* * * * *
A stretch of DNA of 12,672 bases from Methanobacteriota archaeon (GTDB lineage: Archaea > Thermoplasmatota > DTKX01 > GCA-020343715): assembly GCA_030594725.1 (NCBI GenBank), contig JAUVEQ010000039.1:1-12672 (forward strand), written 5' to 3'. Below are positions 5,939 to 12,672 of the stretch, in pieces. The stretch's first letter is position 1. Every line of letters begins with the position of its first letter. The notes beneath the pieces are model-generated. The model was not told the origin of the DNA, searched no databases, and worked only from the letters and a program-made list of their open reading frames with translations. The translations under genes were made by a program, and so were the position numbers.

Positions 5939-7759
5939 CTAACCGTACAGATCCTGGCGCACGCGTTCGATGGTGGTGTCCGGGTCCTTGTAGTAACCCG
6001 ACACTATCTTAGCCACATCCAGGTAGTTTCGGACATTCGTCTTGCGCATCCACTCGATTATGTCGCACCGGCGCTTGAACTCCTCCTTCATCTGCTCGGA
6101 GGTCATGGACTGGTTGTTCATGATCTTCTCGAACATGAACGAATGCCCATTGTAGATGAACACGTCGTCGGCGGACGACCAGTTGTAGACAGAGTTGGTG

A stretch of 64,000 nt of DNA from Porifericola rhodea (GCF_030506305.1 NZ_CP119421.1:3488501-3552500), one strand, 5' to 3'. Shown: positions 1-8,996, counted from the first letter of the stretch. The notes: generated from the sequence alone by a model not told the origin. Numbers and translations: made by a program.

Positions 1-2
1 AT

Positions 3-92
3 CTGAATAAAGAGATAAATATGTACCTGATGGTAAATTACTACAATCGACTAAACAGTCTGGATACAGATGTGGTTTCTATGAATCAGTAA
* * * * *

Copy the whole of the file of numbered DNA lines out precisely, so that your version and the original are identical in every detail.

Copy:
A stretch of DNA of 12,672 bases from Methanobacteriota archaeon (GTDB lineage: Archaea > Thermoplasmatota > DTKX01 > GCA-020343715): assembly GCA_030594725.1 (NCBI GenBank), contig JAUVEQ010000039.1:1-12672 (forward strand), written 5' to 3'. Below are positions 5,939 to 12,672 of the stretch, in pieces. The stretch's first letter is position 1. Every line of letters begins with the position of its first letter. The notes beneath the pieces are model-generated. The model was not told the origin of the DNA, searched no databases, and worked only from the letters and a program-made list of their open reading frames with translations. The translations under genes were made by a program, and so were the position numbers.

Positions 5939-7759
5939 CTAACCGTACAGATCCTGGCGCACGCGTTCGATGGTGGTGTCCGGGTCCTTGTAGTAACCCG
6001 ACACTATCTTAGCCACATCCAGGTAGTTTCGGACATTCGTCTTGCGCATCCACTCGATTATGTCGCACCGGCGCTTGAACTCCTCCTTCATCTGCTCGGA
6101 GGTCATGGACTGGTTGTTCATGATCTTCTCGAACATGAACGAATGCCCATTGTAGATGAACACGTCGTCGGCGGACGACCAGTTGTAGACAGAGTTGGTG

A stretch of 64,000 nt of DNA from Porifericola rhodea (GCF_030506305.1 NZ_CP119421.1:3488501-3552500), one strand, 5' to 3'. Shown: positions 1-8,996, counted from the first letter of the stretch. The notes: generated from the sequence alone by a model not told the origin. Numbers and translations: made by a program.

Positions 1-2
1 AT

Positions 3-92
3 CTGAATAAAGAGATAAATATGTACCTGATGGTAAATTACTACAATCGACTAAACAGTCTGGATACAGATGTGGTTTCTATGAATCAGTAA